You may be considering building a shed to store flammable items such as those which use gasoline to run. The nice thing about having a metal shed as opposed to one which is made of wood is you won’t have to worry about the possible fire hazard as metal can withstand extreme temperatures. This may be especially important to you if you live in an area where fires are a common problem.

No Critters

If you live in an area that is heavily forested, or prone to bugs such as termites, a metal shed is less likely to attract these animals. This is because the metal is much less habitable than a shed which is made of a material such as wood. Small animals, such as mice and squirrels, are also much less likely to find a hiding place in the walls of a metal shed.

The Cons Of Having A Metal Shed

Although there are lots of good reasons to purchase a metal shed, they aren’t for everyone, and there are some downsides to having one.

Difficult To Modify

Unfortunately, the hard part about having a metal shed is that it is difficult to modify. This means if you don’t buy the exact shed you want; you probably won’t be able to change anything. They can be changed, however, but it generally requires a lot of expertise and welding tools, which can be very expensive and defeat the purpose of buying a metal shed in the first place.

Rust And Corrosion

Above it was mentioned that metal sheds needed very little maintenance, and part of this is because when metal sheds start to have problems, such as rust and corrosion, there is nothing you can do to fix it. Rust is especially bad, and if your shed does start to show signs of it, it will eventually eat all the metal until there is nothing left. And once this happens, your only option is to get a new shed, as your current shed will not be salvageable.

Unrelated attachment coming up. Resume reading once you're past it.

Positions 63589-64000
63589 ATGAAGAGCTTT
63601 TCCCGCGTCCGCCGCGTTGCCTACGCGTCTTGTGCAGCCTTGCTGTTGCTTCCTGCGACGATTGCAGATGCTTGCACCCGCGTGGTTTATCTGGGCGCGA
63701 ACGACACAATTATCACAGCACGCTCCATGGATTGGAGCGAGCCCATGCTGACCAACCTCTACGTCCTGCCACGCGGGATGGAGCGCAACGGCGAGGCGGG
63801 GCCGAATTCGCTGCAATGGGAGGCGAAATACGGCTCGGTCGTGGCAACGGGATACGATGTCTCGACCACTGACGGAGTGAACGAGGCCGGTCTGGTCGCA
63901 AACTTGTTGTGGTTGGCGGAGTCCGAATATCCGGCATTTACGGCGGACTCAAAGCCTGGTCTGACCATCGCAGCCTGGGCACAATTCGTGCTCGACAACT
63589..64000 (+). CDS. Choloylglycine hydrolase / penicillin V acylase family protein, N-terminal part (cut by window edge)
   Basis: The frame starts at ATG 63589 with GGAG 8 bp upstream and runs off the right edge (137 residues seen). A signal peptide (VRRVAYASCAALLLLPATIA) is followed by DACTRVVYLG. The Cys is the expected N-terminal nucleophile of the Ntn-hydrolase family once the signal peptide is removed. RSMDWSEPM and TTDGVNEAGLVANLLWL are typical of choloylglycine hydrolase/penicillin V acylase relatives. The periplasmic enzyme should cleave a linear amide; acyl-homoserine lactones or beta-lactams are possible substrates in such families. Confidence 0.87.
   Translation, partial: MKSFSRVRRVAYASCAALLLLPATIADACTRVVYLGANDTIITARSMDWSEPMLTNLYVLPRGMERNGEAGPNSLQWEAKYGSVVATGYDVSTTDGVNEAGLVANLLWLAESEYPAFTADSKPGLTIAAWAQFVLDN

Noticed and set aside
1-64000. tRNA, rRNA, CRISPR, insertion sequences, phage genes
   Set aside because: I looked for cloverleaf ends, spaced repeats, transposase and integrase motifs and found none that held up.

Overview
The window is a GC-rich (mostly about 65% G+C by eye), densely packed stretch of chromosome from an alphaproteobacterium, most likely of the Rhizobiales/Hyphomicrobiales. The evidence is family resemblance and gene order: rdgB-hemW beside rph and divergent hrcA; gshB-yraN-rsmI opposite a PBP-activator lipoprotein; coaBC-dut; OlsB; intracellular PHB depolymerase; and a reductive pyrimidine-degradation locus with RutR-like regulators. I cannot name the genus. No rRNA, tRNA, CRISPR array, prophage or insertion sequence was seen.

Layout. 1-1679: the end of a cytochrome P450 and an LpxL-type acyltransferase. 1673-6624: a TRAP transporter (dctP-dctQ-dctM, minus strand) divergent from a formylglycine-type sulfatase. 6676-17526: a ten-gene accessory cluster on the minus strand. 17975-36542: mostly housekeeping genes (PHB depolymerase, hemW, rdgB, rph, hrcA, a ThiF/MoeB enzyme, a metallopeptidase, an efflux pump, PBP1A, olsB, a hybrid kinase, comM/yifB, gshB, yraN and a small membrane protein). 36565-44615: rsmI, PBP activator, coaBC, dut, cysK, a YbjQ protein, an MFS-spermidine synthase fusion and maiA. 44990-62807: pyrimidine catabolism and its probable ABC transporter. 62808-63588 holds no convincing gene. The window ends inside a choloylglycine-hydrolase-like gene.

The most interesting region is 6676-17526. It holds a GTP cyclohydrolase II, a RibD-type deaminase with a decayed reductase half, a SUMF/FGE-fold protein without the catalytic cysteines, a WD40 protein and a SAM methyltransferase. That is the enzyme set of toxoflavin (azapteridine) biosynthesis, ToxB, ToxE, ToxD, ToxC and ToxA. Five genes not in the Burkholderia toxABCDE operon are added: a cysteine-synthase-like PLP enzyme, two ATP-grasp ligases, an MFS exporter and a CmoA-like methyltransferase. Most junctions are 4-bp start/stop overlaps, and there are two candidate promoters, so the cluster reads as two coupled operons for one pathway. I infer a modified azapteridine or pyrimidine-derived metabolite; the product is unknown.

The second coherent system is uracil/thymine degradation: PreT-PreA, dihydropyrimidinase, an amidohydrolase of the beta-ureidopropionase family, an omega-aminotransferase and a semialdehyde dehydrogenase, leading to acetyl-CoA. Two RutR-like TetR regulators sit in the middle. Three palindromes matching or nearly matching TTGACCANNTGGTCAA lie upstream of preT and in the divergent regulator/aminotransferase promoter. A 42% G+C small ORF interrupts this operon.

rust-shed-wall

Can Be Flimsy

There are a wide variety of metal sheds on the market, and a number of them are made using very thin and inexpensive metal. This could lead to a shed that is easily damaged or destroyed by the elements. You can help mitigate this by spending a little extra money to ensure you get the best quality metal that you can when you purchase your shed. Although it is more expensive, the thicker the metal your shed is made out of, the better.

Appearance

Another negative of metal sheds is that they, unfortunately, don’t tend to have the best appearance. Depending on your home and neighborhood, this may not matter to you. But if you live somewhere with a strict HOA, a metal shed may not be allowed. And if you are planning to sell your home soon, it is generally advised to remove any metal sheds before showing the property as this can scare off potential buyers.